6.Team members may not bully, harass or otherwise try and speed up the adults traveling with them.
7.Team members may ask for adult help, but the adults are discouraged from providing help unless the team is or could be in danger, is heading drastically away from the planned route or there are any other extenuating circumstances. The team may ask for help from other sources as long as anyone they ask is a worker currently at their job (librarian, mall information booth attendant, bus driver, etc.).
8.Team members must listen to and follow the assigned team adults; failure to do so may result in a time penalty or removal from the race and is at the sole discretion of the adults in charge. The team adults will have a list of contact information in case of emergency for each child. I also sent out a separate email for adult eyes only describing our route, with the cell phone #s of the adults involved in the party as well. I also explained that the finish time would be more a range than an absolute, but that the last 3 activities would happen at our home.
For paper invitations, I had planned to print out the clue logo onto yellow copy paper, and tri-fold it with the party details on the inside and the mailing information on the back. Then seal the whole thing using a glue stick on the folding edge and tape on the sides.
DÉCOR wasn't very elaborate for this party, since so much of it happened in various locations. I did make a mat though, which was a piece of Bristol board on which I'd drawn and painted a world map, then sealed with transparent adhesive shelf liner. I also made a route sign which had yellow black and red stripes of card stock mounted on an old railway crossing toy we had (but any signpost sort of contraption would work), and had yellow and black helium filled balloons tied to it. I also added a few yellow, red and black helium balloons and streamers to the family room where we'd be gathering to eat and share the pictures and videos just to give it a party atmosphere. While I was looking for logos etc.I found that they really varied from season to season, so I decided to go with what seemed to me to be the most dominant colours: yellow, red and black. We also forgot to hand out the passports I'd made (I managed to beg some old bank passbooks form our local bank and put a sticker on each which I'd printed the words Canadian Passport and used photos of the kids on the inside) which I was going to have stamped for each of the countries. This was an idea I stole from the Amber Brown books. I was also going to do a simulated plane ride (setting up chairs like on a plane, doing the safety drills, serving drinks, etc.) and show a travel log of China, but it didn't fit in well with the final party plans. I could have filled a week with the ideas we came up with and still run out of time! The parents were asked to meet us at a parking lot near our first destination.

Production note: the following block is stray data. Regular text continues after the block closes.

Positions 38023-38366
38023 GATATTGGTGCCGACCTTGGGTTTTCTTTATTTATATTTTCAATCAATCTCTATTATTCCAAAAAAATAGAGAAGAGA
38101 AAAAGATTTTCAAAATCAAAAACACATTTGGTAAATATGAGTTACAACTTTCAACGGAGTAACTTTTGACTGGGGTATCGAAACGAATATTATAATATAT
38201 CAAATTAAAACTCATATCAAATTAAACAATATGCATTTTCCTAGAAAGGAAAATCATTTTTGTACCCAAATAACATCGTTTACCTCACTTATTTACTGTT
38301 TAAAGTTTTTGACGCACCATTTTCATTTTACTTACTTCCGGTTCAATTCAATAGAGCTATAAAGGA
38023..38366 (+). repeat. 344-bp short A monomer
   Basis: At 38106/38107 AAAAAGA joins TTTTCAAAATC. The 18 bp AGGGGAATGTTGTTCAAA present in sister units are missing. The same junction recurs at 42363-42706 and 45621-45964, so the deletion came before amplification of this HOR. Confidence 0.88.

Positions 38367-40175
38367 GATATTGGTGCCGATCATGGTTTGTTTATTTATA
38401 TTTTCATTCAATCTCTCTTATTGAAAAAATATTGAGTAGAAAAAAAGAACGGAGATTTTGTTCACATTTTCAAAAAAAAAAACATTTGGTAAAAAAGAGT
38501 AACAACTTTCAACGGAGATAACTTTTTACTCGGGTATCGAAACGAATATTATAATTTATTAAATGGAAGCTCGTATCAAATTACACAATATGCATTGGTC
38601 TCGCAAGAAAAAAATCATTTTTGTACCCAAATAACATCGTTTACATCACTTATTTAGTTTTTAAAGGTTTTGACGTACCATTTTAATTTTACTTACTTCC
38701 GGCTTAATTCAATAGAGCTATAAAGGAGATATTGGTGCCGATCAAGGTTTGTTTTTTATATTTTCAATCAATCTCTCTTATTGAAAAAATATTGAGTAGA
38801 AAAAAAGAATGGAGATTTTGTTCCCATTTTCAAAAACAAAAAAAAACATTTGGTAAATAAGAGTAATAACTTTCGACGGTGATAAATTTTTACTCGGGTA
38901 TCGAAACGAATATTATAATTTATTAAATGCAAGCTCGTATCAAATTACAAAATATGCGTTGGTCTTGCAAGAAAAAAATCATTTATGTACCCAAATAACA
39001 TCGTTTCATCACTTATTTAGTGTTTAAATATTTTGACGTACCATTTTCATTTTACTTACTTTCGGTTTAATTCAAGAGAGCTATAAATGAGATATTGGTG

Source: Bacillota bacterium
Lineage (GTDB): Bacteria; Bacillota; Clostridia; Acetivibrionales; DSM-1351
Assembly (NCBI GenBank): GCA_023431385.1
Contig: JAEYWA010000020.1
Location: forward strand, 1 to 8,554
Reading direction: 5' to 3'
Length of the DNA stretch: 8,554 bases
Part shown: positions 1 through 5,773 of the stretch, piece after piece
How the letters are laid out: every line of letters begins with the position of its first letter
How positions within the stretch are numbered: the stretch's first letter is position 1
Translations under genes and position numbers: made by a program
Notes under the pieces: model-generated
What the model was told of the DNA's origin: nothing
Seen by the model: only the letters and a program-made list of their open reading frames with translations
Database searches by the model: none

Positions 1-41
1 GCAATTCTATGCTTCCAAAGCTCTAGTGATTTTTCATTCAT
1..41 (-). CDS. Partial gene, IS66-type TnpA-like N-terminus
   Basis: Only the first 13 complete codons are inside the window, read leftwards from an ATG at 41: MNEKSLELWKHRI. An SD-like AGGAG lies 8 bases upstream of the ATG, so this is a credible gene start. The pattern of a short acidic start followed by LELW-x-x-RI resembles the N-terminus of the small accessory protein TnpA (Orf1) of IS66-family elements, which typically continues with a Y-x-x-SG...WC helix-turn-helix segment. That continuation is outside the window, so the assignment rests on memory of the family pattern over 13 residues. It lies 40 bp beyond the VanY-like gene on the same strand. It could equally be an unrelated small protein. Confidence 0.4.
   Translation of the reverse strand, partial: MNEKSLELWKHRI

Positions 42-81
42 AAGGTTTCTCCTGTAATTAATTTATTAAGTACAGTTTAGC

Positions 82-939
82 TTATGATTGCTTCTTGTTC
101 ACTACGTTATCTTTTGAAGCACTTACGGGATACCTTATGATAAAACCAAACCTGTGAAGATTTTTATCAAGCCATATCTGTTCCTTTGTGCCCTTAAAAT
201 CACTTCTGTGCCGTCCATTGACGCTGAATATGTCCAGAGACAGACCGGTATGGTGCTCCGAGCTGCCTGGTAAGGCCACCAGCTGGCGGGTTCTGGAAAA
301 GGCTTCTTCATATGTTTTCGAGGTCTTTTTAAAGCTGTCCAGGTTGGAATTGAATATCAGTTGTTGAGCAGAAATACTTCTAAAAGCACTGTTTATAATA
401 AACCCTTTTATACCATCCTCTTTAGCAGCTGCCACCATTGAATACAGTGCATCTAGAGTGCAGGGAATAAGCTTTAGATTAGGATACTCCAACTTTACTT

Once everyone had arrived, the participating adults were given their team bandanas (each team has a different colour). The kids drew a bandana randomly from a cloth bag and that was their team for the race. Once the teams were organized, we started with the first task. The clues were all printed on yellow paper (we bought it by the sheet at Staples so as not to waste any). On one side in the centre was printed THE AMAZING RACE and a logo I freehand copied on my computer; on the other, folded inside was the clue. These were tri-folded and I used a glue stick to seal them. In some clues were red or orange inserts for detours or roadblocks. I used standard arrow shaped supplied in word to make the symbols for the detours and roadblocks. I made it tougher by putting one of the clues into a freezer bag, then froze two same-sized containers half-filled with water. I added the clue on top of one (you really have to get all the air out!) put the second block on top of the clue, and re-fulled the container with water. I did this three times and each team had to thaw out that particular clue before moving on. I also printed a second copy for each team of this clue so that if we were really running behind we could make up time this way. I must also mention that each team member was given a small fanny pack to hold the team's items which included a bus ticket each, $10, a transit map and a compass.